Immunoglobulin M antibodies against phosphorylcholine (anti-PCs) may be protective in atherosclerosis, cardiovascular disease (CVD), and systemic lupus erythematosus (SLE). We study immunoglobulin G1 (IgG1) and immunoglobulin G2 (IgG2) anti-PCs, with a focus on atherosclerosis and SLE.
We determined anti-PCs by using the enzyme-linked immunosorbent assay in 116 patients with SLE and 110 age- and sex-matched controls. For functional studies, we used three in-house-generated, fully human monoclonal IgG1 anti-PCs (A01, D05, and E01). Apoptosis was induced in Jurkat T cells and preincubated with A01, D05, E01, or IgG1 isotype control, and effects on efferocytosis by human macrophages were studied. Anti-PC peptide/protein characterization was determined using a proteomics de novo sequencing approach.
IgG1, but not IgG2, anti-PC levels were higher among patients with SLE (P = 0.02). IgG1 anti-PCs were negatively associated with Systemic Lupus International Collaborating Clinics (SLICC) damage index and Systemic Lupus Erythematosus Disease Activity Index (SLEDAI) scores (odds ratio [OR]: 2.978 [confidence interval (CI): 0.876-10.098] and OR: 5.108 [CI 1.3-20.067], respectively) and negatively associated with CVD, atherosclerotic plaques, and echolucent plaques (potentially vulnerable plaques), but the association for the two former was not significant after controlling for confounders. D05 had a maximum effect on macrophage efferocytosis efficiency, followed by A01 and E01. The monoclonal antibodies showed differential binding specificity to PC and PC-associated neoepitopes. A peptide analysis showed a difference in the complementarity-determining region 3 of the three IgG1 anti-PC clones that are crucial for recognition of PC on apoptotic cell surfaces and other neoepitopes.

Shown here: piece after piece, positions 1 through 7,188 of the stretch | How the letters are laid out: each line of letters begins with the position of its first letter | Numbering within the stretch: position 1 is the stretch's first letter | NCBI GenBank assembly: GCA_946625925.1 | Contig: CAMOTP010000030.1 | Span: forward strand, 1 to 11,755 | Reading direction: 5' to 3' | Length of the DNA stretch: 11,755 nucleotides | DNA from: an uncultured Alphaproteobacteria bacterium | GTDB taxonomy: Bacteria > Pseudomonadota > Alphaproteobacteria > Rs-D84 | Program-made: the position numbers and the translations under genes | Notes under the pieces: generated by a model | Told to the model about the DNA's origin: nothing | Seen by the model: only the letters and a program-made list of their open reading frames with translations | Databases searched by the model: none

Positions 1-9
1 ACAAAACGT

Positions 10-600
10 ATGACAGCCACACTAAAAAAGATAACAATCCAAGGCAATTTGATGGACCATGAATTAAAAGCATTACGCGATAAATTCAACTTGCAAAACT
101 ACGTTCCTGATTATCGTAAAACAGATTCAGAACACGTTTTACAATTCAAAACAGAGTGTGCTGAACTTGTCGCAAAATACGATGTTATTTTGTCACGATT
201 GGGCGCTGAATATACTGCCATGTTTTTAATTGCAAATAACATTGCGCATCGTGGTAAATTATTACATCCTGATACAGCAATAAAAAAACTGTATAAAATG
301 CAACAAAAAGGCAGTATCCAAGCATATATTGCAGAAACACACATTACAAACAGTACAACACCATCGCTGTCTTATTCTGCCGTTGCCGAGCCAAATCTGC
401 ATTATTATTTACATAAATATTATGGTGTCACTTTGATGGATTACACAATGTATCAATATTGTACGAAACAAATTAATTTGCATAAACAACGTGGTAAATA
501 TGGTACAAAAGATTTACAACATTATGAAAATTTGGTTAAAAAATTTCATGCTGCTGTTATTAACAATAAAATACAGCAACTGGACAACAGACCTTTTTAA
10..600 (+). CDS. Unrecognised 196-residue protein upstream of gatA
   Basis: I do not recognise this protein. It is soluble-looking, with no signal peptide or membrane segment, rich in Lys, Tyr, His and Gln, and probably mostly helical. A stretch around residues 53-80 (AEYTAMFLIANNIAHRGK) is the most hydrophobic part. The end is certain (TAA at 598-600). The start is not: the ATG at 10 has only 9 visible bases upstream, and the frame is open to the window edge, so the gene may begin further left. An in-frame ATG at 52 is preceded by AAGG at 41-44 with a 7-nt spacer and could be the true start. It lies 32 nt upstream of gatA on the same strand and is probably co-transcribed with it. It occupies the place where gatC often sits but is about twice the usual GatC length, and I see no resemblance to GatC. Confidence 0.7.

IgG1 anti-PCs are negatively associated with disease activity and disease damage in SLE, but the negative association with CVD is also dependent on confounding risk factors. One potential underlying mechanism could be increased clearance of dead cells.
© 2020 The Authors. ACR Open Rheumatology published by Wiley Periodicals, Inc. on behalf of American College of Rheumatology.